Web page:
Pre and Post Natal
Pregnancy stresses the body more than any other physiological event in a healthy woman’s life (9). A variety of cardiovascular, metabolic, hormonal, respiratory, and musculoskeletal adaptations take place during the 9 months of pregnancy. Can regular, moderate physical activity provide benefits to the mother and fetus? On the other hand, could high volumes of intensive exercise pose potential risks for pregnancy outcome?
Moderate amounts of exercise during pregnancy are recommended for the health and fitness of the mother and baby (8, 11).Exercise training during pregnancy is a common practice. Scientific evidence suggests that physical activity of moderate intensity improves maternal and fetal well-being. Women who continue to exercise during pregnancy usually experience the following (5, 6):
- Improved cardiovascular function
- Limited weight gain and body fat retention
- Improved digestion
- Reduced constipation
- Reduced back pain
- Improved attitude and mental state
- Easier labor or reduction in possible complications during labor
- Reduced odds of cesarean delivery
- Faster recovery
- Better fitness level
Moreover, moderate exercise appears to reduce diastolic blood pressure in pregnant women at risk of hypertension (11). The offspring of exercising pregnant women may have a reduced fat cell growth rate without compromising other body cell growth, a high stress tolerance, and an advanced neurological developmental rate (4, 5).
The physiologic changes associated with pregnancy warrant evaluation of obstetric and medical risks prior to engaging in regular physical exercise.
Debate still centers on whether intense and prolonged exercise by the pregnant mother can cause harm to the growing fetus. Concerns regarding the possible adverse effects of high-intensity exercise participation have focused on: 1) inadequate availability of oxygen or substrate for mother and fetus, 2) hypothermia-induced fetal distress or birth abnormalities, and/or 3) increased uterine contractions. However, current studies indicate that healthy women with uncomplicated pregnancy do not need to limit their exercise for fear of adverse effects (3). Generally, participation in a wide range of recreational activities appears safe during and after pregnancy. Women should be encouraged to engage in a consistent, moderate-intensity physical activity to reap the health-related benefits associated with exercise. Overly vigorous activity in the third trimester, activities that have a high potential for contact, or activities with a high risk of falling should be avoided. In addition, during pregnancy refrain from activities with a risk of abdominal trauma, exertion at altitude greater than 6,000 feet, and scuba diving (3).
One large-scale study of some 2000 women in Missouri showed that those who largely avoided exercise during pregnancy were more likely to give birth to very low birth weight infants (who are more prone to sickness and death) (7). In another study of some 400 pregnant women, aerobic exercise throughout pregnancy led to fewer discomforts later on (10).A few studies even suggest that fit mothers experience shorter labor (9). In general, 30-45 minutes of moderate aerobic activity on a near-daily basis does not appear to expose the mother to serious metabolic consequences that might adversely affect her or the fetus.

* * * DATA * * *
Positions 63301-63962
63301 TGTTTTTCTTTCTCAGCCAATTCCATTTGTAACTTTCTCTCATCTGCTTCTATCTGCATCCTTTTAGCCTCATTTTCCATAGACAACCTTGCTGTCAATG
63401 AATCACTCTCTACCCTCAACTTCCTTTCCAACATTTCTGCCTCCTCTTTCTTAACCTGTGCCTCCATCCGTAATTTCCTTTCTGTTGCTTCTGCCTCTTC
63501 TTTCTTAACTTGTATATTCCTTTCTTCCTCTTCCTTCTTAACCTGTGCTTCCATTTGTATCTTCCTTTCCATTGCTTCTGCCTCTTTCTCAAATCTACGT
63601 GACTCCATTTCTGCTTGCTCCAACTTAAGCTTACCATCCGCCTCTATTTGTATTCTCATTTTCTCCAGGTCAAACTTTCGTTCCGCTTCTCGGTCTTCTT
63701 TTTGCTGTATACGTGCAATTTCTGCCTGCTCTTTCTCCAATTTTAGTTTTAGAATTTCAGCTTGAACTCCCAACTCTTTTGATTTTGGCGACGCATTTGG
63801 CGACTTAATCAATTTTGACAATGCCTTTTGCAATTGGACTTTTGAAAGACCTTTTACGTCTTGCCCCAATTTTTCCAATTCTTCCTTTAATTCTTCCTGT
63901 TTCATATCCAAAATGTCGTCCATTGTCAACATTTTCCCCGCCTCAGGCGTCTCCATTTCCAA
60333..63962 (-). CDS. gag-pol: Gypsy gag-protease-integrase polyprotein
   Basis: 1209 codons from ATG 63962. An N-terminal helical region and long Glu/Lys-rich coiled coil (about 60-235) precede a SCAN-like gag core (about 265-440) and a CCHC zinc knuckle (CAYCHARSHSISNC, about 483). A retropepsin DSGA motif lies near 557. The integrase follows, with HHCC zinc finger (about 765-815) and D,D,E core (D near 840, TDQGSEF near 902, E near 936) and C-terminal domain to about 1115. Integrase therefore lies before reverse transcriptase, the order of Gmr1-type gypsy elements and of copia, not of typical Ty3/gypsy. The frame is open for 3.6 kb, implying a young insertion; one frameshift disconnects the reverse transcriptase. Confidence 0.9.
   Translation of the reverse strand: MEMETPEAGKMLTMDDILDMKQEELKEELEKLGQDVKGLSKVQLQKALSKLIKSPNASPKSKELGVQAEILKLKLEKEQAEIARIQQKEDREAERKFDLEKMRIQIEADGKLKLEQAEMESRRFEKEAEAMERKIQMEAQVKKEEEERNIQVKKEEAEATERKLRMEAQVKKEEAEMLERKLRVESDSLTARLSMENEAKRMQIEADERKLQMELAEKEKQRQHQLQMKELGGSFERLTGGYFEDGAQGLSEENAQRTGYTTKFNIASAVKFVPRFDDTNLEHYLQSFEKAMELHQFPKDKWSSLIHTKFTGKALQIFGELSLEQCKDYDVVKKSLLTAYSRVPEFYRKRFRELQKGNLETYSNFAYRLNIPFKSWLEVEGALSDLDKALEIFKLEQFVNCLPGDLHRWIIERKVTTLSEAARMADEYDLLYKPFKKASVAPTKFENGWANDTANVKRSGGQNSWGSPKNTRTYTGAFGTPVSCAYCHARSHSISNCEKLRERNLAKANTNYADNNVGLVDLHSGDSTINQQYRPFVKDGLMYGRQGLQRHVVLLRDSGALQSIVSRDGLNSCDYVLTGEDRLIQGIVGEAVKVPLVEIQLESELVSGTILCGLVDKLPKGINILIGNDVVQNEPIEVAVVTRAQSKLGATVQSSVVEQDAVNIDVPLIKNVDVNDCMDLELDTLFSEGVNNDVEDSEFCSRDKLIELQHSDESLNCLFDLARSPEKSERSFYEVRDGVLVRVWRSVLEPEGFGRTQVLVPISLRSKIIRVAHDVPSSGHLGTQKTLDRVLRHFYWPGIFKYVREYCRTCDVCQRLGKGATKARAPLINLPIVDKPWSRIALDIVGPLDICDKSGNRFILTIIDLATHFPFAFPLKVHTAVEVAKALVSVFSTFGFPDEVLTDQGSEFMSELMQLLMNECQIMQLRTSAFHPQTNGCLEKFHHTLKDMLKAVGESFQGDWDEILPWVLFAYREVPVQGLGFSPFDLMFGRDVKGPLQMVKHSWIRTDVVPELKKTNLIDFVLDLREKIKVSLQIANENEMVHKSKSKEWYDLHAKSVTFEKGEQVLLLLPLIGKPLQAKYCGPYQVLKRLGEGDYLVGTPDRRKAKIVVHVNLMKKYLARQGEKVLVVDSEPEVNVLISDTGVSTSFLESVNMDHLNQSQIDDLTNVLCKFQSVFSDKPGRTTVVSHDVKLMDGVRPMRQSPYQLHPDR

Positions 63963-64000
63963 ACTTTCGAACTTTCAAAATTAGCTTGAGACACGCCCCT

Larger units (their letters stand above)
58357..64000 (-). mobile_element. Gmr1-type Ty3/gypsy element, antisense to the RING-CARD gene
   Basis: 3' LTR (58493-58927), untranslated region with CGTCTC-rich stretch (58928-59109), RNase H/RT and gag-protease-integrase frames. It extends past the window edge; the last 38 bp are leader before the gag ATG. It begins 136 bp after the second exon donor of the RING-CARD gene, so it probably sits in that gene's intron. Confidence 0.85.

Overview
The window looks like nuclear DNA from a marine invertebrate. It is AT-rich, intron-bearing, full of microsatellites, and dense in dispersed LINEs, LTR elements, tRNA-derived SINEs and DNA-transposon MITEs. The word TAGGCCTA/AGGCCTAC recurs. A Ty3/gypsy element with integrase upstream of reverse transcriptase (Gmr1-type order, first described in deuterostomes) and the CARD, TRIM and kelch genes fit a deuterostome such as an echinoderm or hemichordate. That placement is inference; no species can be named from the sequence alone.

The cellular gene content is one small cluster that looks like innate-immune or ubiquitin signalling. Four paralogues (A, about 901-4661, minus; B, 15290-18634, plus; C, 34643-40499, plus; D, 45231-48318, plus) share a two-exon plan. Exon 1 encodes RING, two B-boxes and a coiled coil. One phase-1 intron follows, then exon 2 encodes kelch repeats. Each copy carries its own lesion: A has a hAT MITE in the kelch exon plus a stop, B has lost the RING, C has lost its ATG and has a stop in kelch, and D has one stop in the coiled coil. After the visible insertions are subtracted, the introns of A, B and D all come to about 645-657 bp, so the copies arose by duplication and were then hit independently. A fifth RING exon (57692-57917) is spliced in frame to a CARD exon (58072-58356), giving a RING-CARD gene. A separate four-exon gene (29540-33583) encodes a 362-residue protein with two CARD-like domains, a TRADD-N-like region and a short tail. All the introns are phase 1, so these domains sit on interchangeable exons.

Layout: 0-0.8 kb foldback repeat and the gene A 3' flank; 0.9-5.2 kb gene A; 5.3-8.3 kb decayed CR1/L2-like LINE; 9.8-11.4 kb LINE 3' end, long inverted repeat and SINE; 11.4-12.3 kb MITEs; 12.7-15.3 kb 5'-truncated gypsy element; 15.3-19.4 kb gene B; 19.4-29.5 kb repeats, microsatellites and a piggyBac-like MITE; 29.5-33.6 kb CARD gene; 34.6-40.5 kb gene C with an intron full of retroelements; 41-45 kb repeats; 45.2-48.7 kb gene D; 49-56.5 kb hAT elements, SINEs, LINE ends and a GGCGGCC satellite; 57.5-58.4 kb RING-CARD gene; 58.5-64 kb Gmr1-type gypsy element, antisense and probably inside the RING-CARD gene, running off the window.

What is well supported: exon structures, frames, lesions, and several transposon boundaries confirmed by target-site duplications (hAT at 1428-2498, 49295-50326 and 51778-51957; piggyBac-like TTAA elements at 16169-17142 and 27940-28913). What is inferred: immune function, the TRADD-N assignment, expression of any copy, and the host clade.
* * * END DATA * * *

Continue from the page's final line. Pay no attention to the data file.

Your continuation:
In 1994, the American College of Obstetricians and Gynecologists (ACOG) released their new guidelines. According to the ACOG, “There are no data in humans to indicate that pregnant women should limit exercise intensity and lower target heart rates because of potential adverse effects”. However, the ACOG did urge that regular, moderate exercise is sufficient to derive health benefits, and that pregnant women should listen to their bodies, stop exercising when fatigued, and not exercise to exhaustion (2).
In general, it appears that trained women, who were exercising regularly prior to conception, may continue their exercise program, although often specific symptoms and overall comfort level lead to changes in mode of exercise and decreases in duration, frequency, or intensity (8, 9). For women who were not exercising regularly before pregnancy, it is safe to begin a moderate exercise program, particularly in the second trimester (9). Maintenance of regular physical activity during pregnancy helps keep the mother fit and healthy, causes no harm to the growing fetus, and may improve the birthing experience.
Although it appears that there are compensatory mechanisms that serve to protect the fetus for all of the potential physiological problems imposed by intensive exercise during pregnancy, atypical and high volumes of intensive exercise should be avoided until more is known about the health effects to both the pregnant mother and the fetus.
Learn how an Accredited Exercise Physiologist can help you to begin and maintain exercise in your life, so you can enjoy the health benefits of Exercise during and after pregnancy:
What Does an Exercise Physiologist Do?